Avid Android fans are likely to purchase multiple devices every couple of years. Some may get one device a year, or even throw down their money for three. It all depends on the user. Imagine running your own network tests, using 300,000 Android devices at once. This is now a reality with project Megadroid.
In this scenario, the name of the project fits the description well. David Fritz, an electrical engineer over at Sandria National Laboratories, described that the project will consist of 300,000 virtual machines running the x86 version of Android 4.0 to test usage in various network disruptions. Natural disasters, protocol glitches, terrorist attacks, you name it, is being tested and researched with Megadroid. The goal is to “understand and limit the damage” caused be these situations.
To create a realistic environment, Fritz proposed to emulate features like Wi-Fi, GPS, and Bluetooth as a subject to test vulnerabilities to malicious attacks, within the Android OS. The engineer stated:
“I imagine somebody like Foursquare would have liked to have a city’s worth of Android devices sitting in the room next door to test their platform on before releasing it into the wild. There might be some emergent behavior that you only see at scale.”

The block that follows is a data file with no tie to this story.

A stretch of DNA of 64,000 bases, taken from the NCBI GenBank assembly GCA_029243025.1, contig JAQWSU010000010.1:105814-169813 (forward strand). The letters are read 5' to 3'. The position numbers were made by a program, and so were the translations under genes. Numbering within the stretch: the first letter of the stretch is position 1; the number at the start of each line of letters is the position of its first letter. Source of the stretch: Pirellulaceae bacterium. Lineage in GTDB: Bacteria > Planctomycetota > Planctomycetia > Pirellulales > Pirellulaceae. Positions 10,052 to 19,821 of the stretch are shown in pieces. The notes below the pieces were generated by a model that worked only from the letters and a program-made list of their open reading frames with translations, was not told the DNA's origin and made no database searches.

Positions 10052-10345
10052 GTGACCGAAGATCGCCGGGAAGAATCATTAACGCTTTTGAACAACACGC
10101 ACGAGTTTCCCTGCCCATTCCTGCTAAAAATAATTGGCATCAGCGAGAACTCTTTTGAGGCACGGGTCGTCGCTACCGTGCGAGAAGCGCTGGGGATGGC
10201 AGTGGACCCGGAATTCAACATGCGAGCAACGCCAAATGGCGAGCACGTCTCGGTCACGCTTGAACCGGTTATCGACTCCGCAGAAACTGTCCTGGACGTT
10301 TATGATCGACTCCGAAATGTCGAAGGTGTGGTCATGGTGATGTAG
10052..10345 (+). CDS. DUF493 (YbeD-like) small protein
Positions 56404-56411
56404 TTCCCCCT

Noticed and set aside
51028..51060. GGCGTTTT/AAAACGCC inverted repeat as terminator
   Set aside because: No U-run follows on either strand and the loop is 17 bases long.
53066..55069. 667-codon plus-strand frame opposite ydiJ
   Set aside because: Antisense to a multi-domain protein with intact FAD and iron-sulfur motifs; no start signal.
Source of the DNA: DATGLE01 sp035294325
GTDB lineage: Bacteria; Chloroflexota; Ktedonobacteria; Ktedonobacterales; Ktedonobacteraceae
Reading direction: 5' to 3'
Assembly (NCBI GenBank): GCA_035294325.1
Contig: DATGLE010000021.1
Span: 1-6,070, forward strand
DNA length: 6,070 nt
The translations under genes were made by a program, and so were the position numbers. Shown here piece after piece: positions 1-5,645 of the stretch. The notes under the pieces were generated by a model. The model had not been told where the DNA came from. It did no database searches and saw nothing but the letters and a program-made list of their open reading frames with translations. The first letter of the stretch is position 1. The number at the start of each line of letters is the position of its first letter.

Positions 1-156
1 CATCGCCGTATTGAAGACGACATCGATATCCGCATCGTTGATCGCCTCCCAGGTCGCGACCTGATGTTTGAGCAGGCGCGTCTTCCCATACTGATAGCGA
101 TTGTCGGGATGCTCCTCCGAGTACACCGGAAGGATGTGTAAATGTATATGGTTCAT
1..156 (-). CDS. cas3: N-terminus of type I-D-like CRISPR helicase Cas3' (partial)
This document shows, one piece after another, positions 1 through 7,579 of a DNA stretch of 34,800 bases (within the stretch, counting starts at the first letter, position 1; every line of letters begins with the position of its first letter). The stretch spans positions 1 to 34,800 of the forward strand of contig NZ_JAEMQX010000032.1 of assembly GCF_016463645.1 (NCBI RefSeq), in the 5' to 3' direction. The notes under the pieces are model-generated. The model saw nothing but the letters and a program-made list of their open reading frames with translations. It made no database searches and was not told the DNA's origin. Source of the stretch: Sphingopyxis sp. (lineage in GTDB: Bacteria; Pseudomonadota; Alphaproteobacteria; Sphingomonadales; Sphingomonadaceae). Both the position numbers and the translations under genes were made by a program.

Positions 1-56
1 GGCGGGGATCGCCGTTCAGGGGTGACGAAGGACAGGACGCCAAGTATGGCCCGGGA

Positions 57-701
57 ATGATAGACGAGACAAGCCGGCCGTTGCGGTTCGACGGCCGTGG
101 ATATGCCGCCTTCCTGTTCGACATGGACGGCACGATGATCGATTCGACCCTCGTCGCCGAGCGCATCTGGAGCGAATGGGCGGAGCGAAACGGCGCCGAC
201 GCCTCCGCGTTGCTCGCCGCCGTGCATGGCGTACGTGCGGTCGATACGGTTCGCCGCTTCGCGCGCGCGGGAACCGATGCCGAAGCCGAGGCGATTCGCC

David Fritz believes that it is important to study social networking and explain how easy it is to obtain data. However, the head researcher isn’t a fool, succeeding in previous projects such as “Megatux and Megawin”, to test Windows and Linux software issues. Large tests like this requires a large budget. The cost of the virtual machines cost $500,000. Hopefully with the newest “cluster” of Android 4.0 testing, the researchers will reveal the important flaws to fix before an attack occurs. Check out the video below to know more about the Megadroid efforts.
Source: Ars Technica